It was an incredible moment–long dreamed of–when the train steamed slowly out of Waterloo, a long triple row of happy, excited faces protruding from carriage windows, passing those which bravely tried to smile back at us–we were wrapped in the sense of adventure to come, they could look forward only to loneliness…

…as we raced through bushy parks and razing fields my mind was filled with a confusion of Boer War and other martial pictures, behind which loomed vaguely the strained brave faces I had last seen, so that with all the excitement of my brain, I felt a horrible aching at my heart, and I was forced to bury myself in my magazines to avoid being foolish.

At Southampton… We embarked at 4 p.m. and having with great skill evaded the lynx-eyed red-hat who was allotting duties, I managed to snuggle down in the hold, with no weight on my mind but the fear of sickness–and a much less formidable fear of submarines.

The crossing was very rough indeed…

Vaughan, however, does not get sick, and instead spends an exhilarating night on deck, until dawn revealed the escort flotilla around his transport.

They lent a wonderful sense of power and security, and I stood watching them until we were close on to the French coast, when I went down to breakfast, soaked to the skin with spray and feeling very fit.[2]

This much we know:  Vaughan is a talented writer; he is willing to be candid–to his diary, at least–about his fears; and he is not entirely strict about dating his diary: is this the dawn and breakfast of tomorrow, January 5th, or did his journey begin on the 3rd, and the entry is dated by when he wrote rather than when (most of) it occurred? I imagine that this will become clear in time…


Vaughan’s erstwhile camp-mate Wilfred Owen (there is no indication that they knew one another) is only a few days further into in his own first journey up the line. I have carped quite a bit throughout his long year-plus of training about the blithe self-regard and faked worldliness that can make Owen’s letters to his mother tiresome reading, but… well, we have no such letters from Vaughan that might leave us pleasantly surprised by the maturity of his writing once he is really headed for war, and, by the same token, here is Owen, in France, suddenly making good on some of that ginned-up brio, with a letter that succeeds and sharp description and seems more witty than simply effortful. Perhaps having new experiences to record has done his pen some good. At last: expectation, comparison, and inevitable shortfall… so, therefore, irony. Humorous, harmless irony, as of yet…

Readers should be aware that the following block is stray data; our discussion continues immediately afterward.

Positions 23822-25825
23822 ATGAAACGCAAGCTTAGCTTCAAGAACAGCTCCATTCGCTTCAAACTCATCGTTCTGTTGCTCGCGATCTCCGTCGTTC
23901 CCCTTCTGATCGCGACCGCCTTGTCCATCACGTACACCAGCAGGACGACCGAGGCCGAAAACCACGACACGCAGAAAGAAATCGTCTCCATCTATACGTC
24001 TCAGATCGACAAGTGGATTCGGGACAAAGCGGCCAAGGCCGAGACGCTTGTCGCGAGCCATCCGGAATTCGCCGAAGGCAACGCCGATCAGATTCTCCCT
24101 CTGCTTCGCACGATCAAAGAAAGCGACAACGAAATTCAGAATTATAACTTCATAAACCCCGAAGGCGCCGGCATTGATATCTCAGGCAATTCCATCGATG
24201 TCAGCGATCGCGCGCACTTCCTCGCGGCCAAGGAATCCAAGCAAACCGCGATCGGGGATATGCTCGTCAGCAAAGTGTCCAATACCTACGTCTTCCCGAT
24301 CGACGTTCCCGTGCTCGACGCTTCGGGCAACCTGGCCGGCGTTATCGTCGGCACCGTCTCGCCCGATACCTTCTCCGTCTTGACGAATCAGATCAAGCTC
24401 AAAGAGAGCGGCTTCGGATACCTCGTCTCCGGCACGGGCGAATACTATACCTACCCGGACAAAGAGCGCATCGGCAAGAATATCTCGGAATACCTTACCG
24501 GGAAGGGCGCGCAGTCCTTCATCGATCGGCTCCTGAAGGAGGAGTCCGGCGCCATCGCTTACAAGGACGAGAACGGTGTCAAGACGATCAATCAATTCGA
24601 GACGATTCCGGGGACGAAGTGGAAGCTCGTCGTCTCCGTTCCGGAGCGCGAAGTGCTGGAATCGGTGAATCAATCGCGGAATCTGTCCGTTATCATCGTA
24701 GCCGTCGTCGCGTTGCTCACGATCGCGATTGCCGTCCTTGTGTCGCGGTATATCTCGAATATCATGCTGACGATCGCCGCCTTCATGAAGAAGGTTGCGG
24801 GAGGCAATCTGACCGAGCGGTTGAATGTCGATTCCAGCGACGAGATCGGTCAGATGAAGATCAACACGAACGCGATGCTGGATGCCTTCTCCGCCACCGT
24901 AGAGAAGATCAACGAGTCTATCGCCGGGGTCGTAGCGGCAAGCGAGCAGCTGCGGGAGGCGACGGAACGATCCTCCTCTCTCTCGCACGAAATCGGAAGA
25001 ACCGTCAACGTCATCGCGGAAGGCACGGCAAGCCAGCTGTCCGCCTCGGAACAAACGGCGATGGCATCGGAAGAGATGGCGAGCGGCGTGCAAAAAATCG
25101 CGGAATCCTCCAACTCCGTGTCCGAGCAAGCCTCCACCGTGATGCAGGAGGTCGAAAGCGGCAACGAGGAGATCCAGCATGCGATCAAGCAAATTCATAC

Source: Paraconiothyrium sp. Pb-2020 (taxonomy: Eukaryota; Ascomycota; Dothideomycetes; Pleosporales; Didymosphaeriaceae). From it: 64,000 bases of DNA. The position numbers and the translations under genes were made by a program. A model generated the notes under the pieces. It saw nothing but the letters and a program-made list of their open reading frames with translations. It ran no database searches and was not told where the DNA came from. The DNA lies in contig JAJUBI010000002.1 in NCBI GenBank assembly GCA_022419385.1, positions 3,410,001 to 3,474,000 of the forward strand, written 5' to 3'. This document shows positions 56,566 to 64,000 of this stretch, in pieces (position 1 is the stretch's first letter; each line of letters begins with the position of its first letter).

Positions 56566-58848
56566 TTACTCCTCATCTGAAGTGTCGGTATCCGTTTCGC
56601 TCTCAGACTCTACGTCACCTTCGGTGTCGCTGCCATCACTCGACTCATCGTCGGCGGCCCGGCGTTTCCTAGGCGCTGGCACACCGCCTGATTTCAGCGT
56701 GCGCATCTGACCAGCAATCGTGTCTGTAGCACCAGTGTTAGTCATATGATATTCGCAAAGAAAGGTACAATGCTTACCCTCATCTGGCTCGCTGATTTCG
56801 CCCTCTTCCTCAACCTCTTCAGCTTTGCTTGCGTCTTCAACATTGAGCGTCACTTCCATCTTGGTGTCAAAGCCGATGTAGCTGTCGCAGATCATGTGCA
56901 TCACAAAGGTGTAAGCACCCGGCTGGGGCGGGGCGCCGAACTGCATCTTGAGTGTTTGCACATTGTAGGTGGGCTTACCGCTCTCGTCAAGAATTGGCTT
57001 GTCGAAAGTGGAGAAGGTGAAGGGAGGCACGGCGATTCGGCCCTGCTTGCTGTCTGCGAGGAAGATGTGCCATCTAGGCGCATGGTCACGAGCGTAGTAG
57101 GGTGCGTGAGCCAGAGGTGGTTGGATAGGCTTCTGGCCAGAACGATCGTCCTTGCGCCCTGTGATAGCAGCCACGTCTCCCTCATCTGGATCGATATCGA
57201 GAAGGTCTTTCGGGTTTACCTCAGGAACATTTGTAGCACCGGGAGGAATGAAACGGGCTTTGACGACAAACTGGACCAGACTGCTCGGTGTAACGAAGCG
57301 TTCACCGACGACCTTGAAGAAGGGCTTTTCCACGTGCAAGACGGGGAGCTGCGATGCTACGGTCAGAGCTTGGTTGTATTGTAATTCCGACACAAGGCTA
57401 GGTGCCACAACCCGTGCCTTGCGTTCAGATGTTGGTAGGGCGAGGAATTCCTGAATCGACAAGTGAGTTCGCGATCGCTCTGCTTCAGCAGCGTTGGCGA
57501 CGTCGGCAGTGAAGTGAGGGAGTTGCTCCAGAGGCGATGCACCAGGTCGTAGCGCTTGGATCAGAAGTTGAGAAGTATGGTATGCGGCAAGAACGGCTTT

4 January 1917                          Address. 2nd Manchester Regt B.E.F.

My own dear Mother,

I have joined the Regiment; who are just at the end of six weeks’ rest.

I will not describe the awful vicissitudes of the journey here. I arrived at Folkestone, and put up at the best hotel. It was a place of luxury—inconceivable now—carpets as deep as the mud here—golden flunkeys; pages who must have been melted into their clothes and expanded since; even the porters had clean hands. Even the dogs that licked up the crumbs had clean teeth.

Since I set foot on Calais quays I have not had dry feet.

No one knew anything about us on this side, and we might have taken weeks to get here, and must have, but for fighting our way here.

I spent something like a pound in getting my Baggage carried from trains to trains.

At the Base, as I said, it was not so bad…

After those two days, we were let down, gently, into the real thing. Mud.

It has penetrated now into that Sanctuary my sleeping bag, and that holy of holies my pyjamas. For I sleep on a stone floor and the servant squashed mud on all my belongings; I suppose by way of baptism. We are 3 officers in this ‘Room’, the rest of the house is occupied by servants and the band; the roughest set of knaves I have ever been herded with. Even now their vile language is shaking the flimsy door between the rooms.

I chose a servant for myself yesterday, not for his profile, nor yet his clean hands, but.for his excellence in bayonet work. For the servant is always at the side of his officer in the charge and is therefore worth a dozen nurses. Alas, he of the Bayonet is in the Bombing Section, and it is against Regulations to employ such as a servant. I makeshift with another.

Everything is makeshift. The English seem to have fallen into the French unhappy-go-lucky non-system. There are  scarcely any houses here… We are never dry, and never ‘off duty’.

On all the officers’ faces there is a harassed look that I have never seen before, and which in England, never will be seen—out of jails. The men are just as Bairnsfather has them—expressionless lumps.